EAST LANSING, Mich. -- Children who believe intelligence can grow pay more attention to and bounce back from their mistakes more effectively than kids who think intelligence is fixed, indicates a new study that measured the young participants' brain waves.
Led by scholars at Michigan State University, the research suggests teachers and parents should help children pay more attention to the mistakes they make so they can better learn from them, as opposed to shying away from or glossing over mistakes.
"The main implication here is that we should pay close attention to our mistakes and use them as opportunities to learn," said Hans Schroder, lead author on the study and a fifth-year doctoral student in MSU's Department of Psychology.
Published online in the journal Developmental Cognitive Neuroscience, the study is one of the first investigations into mindsets and the related brain workings of children. Participants' average age was 7 -- a time when most children are making the often difficult transition to formal schooling and when mindsets have their most noticeable impact on academic achievement.
For the experiment, 123 children were assessed on whether they had a growth mindset (in which they believe people can work harder get smarter) or a fixed mindset (believing intelligence is set in stone).
The children then took a fast-moving accuracy task on a computer while their brain activity was recorded. The task: Help a zookeeper capture escaped animals by pressing the spacebar when an animal appeared -- unless it was a group of three orangutan friends, who were helping capture the other animals, in which case they had to withhold their response.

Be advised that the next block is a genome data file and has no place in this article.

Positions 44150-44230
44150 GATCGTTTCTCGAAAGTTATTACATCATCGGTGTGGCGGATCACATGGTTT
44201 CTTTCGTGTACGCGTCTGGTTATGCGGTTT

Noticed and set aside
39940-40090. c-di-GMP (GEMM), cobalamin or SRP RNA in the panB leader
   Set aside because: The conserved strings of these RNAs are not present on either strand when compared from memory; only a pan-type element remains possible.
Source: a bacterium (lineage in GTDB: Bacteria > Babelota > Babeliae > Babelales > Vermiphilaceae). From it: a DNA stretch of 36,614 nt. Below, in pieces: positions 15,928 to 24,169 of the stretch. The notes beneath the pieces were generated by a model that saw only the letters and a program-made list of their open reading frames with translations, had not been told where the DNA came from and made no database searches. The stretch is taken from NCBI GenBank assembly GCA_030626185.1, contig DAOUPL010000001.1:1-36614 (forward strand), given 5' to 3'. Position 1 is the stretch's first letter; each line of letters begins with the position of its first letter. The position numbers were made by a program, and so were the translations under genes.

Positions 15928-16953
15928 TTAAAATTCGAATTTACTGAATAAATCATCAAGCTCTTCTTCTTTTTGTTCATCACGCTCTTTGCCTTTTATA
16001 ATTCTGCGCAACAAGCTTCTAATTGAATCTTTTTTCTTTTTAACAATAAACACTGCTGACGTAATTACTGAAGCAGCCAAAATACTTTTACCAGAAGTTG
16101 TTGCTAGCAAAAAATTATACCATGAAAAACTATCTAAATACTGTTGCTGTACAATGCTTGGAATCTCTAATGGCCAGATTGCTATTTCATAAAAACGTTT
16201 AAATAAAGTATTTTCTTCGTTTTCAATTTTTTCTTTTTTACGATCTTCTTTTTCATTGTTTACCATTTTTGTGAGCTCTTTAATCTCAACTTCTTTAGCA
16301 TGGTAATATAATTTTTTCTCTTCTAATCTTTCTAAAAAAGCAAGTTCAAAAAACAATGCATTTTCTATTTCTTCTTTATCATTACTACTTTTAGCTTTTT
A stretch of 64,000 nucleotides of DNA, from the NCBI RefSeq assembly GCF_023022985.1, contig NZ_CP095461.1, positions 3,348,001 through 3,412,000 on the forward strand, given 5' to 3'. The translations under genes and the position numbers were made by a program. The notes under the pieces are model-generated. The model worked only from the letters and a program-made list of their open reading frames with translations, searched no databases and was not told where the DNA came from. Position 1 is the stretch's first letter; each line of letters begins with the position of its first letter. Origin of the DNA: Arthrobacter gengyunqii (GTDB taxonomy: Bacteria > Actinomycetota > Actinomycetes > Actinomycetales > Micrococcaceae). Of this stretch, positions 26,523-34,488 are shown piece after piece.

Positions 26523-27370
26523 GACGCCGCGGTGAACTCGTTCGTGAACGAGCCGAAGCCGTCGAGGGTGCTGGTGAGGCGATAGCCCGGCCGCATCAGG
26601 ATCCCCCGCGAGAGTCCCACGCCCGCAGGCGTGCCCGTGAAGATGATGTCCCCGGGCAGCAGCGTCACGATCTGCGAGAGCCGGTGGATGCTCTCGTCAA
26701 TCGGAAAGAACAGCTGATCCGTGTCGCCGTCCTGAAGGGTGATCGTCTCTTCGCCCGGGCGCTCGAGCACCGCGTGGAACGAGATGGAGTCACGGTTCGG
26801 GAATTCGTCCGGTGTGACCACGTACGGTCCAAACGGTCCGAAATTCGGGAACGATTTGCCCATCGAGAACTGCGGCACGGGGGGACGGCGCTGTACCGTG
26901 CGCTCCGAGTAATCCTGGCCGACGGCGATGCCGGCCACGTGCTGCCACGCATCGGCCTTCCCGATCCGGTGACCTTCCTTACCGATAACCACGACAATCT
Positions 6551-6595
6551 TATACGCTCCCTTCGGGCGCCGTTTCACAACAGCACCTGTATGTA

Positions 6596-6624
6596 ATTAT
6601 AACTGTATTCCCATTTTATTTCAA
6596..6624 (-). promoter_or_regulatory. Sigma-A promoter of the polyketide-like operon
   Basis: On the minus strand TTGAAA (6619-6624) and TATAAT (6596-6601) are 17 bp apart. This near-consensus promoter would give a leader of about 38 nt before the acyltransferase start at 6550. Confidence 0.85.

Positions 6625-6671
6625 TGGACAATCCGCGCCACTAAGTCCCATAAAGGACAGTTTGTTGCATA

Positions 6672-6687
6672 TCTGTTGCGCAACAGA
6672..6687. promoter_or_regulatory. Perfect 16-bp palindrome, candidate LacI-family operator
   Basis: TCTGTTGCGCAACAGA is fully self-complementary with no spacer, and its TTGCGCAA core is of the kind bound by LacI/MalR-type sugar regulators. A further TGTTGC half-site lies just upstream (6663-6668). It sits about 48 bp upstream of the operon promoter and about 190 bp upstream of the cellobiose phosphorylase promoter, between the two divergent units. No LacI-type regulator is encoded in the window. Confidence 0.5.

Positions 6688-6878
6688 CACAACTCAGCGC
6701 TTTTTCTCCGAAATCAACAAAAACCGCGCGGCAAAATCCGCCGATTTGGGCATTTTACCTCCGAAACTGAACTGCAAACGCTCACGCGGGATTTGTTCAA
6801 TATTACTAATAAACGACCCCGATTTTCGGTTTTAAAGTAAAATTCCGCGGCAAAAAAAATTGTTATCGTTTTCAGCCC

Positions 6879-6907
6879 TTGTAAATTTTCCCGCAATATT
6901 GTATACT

Within half-of-a-second after making a mistake, brain activity increases as the person becomes aware of and pays close attention to what went wrong. Essentially, a bigger brain response means the person is focusing more on the error.
Children with growth mindsets were significantly more likely to have this larger brain response after making a mistake in the study. In addition, they were more likely to improve their performance on the task after making a mistake.
The study also showed that children with fixed mindsets were also able to bounce back after their mistakes, but only if they paid close attention to the errors. Previous research indicated that people with the fixed mindset don't want to acknowledge they've made a mistake. Some people will even start taking about something else they're good at as a defense mechanism. But the current findings suggest that the more they attend to their errors, fixed-minded children may still be able to recover as well as their growth-minded peers.
Many parents and teachers shy away from addressing a child's mistakes, telling them "It's OK, you'll get it the next time," without giving them the opportunity to figure out what went wrong, Schroder said.
"Instead they could say: 'Mistakes happen, so let's try to pay attention to what went wrong and figure it out.'"
Co-authors include Megan Fisher, Yanli Lin, Sharon Lo and professor Jason Moser, all working in Moser's Clinical Psychophysiology Lab at MSU, as well as Judith Danovitch, a research professor at the University of Louisville.